Why is Corona beer not sold in Brazil?

Brazil's President downplayed the corona virus. But millions of Brazilians who have lost their jobs and barely have enough to eat know: "Hunger is not a fake"

They have been eating rice and beans for weeks. Brazil had once successfully fought hunger.

Dry protective masks made of fabric next to the entrance of the exposed brick house, attached to a clothesline. Several of them have holes. The picture symbolizes how the family from Rio who lives here is getting through the pandemic: They do what they can with what they have. Adilson de Paula, his wife Ana Maria and their 18-year-old son have 600 real per month at their disposal. That is the equivalent of around 100 francs or a good half of a Brazilian minimum wage. At the end of August, state aid for informal workers in the Corona crisis will end. "After that, our fate is in the hands of God," the 57-year-old father repeats several times. He tilts his head upwards as if he hopes to be heard by him.

"The poor share with the poor"

The de Paulas are happy about the corona money from the state. But as Ana Maria says: "It's not enough." For weeks, the Afro-Brazilian family has been eating mainly rice and beans. Fruits, vegetables, milk, cheese or yoghurt are a thing of the past. Because of the virus, Adilson de Paula has lost his temporary job as a security guard. Ana Maria de Paula, who worked as a cleaner, felt the same.

The 59-year-old describes how they have been muddling through since then: their eldest son shares the contents of the grocery basket that he receives once a month from his offspring's school with them. The day before yesterday a friend brought the fried chicken leftovers that her children had not eaten. Nothing is wasted. "The poor share with the poor."

Then she steps into the living room and points to an old sewing machine. She had received scraps of fabric and elastic from a friend to make protective masks, which this lady in turn exchanged for food on the street: "A mask for a kilo of rice." Ana Maria de Paula received fruit or rice for her needlework, and an electricity bill was paid once. Now that you have run out of thread and elastic, it's over.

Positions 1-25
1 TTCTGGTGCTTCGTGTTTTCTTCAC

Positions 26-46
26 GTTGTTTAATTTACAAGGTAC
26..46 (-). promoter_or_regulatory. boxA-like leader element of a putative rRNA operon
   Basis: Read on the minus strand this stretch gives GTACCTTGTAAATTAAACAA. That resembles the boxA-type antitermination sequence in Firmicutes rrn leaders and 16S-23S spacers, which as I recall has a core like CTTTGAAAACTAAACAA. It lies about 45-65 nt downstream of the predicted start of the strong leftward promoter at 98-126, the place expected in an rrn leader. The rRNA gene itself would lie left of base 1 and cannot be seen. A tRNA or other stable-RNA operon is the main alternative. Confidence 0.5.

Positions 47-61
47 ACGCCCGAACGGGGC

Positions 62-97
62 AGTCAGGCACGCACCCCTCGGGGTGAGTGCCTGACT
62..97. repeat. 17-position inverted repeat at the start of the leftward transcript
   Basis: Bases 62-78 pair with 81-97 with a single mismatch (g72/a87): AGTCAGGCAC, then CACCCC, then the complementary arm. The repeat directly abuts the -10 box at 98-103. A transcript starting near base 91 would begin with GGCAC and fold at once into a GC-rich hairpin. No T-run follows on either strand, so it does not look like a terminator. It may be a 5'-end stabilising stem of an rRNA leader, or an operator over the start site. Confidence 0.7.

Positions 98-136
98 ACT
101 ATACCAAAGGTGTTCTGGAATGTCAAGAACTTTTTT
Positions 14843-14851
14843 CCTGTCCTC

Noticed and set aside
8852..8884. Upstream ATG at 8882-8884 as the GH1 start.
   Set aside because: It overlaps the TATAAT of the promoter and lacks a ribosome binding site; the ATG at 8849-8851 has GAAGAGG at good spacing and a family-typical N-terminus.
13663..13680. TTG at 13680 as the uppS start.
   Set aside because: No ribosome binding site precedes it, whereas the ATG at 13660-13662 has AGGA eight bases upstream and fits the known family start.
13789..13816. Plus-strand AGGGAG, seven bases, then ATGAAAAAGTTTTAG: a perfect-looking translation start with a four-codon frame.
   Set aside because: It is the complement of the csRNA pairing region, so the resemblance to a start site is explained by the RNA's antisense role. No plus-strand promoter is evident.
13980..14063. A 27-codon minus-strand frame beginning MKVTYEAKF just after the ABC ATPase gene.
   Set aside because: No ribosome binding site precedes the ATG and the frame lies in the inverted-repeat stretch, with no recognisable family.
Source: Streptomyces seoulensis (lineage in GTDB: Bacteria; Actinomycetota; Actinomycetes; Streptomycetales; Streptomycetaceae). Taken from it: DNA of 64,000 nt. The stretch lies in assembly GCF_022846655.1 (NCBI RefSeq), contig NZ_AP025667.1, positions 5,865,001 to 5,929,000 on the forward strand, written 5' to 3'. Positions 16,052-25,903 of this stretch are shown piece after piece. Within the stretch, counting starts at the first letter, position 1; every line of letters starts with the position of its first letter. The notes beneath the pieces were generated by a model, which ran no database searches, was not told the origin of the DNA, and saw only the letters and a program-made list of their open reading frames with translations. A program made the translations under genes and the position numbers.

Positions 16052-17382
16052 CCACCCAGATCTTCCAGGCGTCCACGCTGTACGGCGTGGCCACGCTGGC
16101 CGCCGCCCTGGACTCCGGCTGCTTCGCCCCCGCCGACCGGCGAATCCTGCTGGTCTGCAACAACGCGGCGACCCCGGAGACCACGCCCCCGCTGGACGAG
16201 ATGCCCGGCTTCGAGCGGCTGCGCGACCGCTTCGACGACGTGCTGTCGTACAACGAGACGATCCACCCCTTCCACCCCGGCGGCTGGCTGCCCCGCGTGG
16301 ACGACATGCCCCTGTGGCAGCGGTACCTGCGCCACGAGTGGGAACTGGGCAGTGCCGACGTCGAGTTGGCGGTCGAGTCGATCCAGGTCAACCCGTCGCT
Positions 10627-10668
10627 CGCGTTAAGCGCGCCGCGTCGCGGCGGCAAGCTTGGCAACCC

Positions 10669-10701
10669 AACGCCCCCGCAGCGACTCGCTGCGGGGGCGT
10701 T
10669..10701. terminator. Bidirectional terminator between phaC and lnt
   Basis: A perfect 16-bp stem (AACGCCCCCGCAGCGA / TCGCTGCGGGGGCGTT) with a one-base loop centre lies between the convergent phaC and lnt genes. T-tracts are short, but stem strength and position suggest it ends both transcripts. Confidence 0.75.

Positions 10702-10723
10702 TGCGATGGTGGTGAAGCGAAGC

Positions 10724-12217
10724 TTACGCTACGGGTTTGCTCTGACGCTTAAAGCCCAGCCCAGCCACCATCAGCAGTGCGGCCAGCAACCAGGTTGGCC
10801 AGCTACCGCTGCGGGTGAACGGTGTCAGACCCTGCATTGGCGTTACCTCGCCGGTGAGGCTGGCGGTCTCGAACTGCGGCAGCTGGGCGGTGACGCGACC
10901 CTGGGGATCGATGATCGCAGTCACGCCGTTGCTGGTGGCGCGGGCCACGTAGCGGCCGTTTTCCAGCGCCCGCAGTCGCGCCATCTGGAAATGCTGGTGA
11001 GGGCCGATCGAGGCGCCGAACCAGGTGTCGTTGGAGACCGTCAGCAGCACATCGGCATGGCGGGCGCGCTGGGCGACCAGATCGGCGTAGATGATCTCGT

Obviously, they are more concerned with getting food than fear of contracting the coronavirus. Is she afraid of it? "I'll protect myself," she replies like a shot from a pistol. Now that she is unemployed, she hardly ever leaves her four walls. These are located on the outskirts of Rio; not in a favela, but in a neighborhood of the lower middle class in the north of the city.

The de Paula family is particularly hard hit by the economic consequences of the virus, as they lost all of their income after it broke out. Such cases are of particular concern to the Director of the UN's World Food Program in Brasilia, Daniel Balaban. In an interview, he refers to a study by the World Bank, according to which 5.4 million Brazilians will slide into extreme poverty as a direct result of the pandemic. Ana Maria de Paula's family could be one of them.

Enrichment with ventilators

In view of her need, she received an aid package from Mulheres em Movimentos da Zona Norte (MMZN) this Monday. It contains rice, oil, sugar, and beans, as well as soap and disinfectants. Ana Maria de Paula is happy about it and thanks Tania Mota and Ana Claudia Dias. You founded the organization two years ago to support women from the impoverished periphery with advice, courses and food donations (see addendum).

The friends, both around fifty years old, come from poor backgrounds themselves, but were able to improve their situation: Mota is now the owner of a beauty salon for Afro-Brazilian women, Dias works as a night watchman in the city and rounds off her income as a food courier. They run MMZN alongside their regular jobs. It is a matter close to her heart, you can tell. Mota complains about politics, especially the governor of Rio, who is said to be involved in a corruption scandal over the purchase of ventilators for corona patients. "A mess!"

With the outbreak of the pandemic, MMZN temporarily focused on food distribution and food aid. It organizes itself anew every week: sometimes a supermarket donates goods, sometimes a different organization. Friends, acquaintances or neighbors help with money, food or material donations, but also with logistical support. For example, Mota and Dias picked up the food package that Ana Maria de Paula's family received on the same day from the NGO Acao da Cidadania's warehouse in central Rio.

"Hunger is not a fake"

In the impressive brick hall there are dozens of cardboard boxes on wooden pallets with the inscription “Hunger is not a fake”. The message is a swipe at President Bolsonaro, who plays down the virus and likes to dismiss unpleasant things as fake news. The boxes contain sacks of basic food and hygiene items financed from donations. Water bottles, rice sacks and soaps donated by companies on a large scale are next to it. According to the organizers of the Acao da Cidadania, a load of 40 to 50 tons of goods arrives every fortnight. This is picked up and distributed by smaller aid initiatives such as MMZN. A waiting list determines who's turn and when.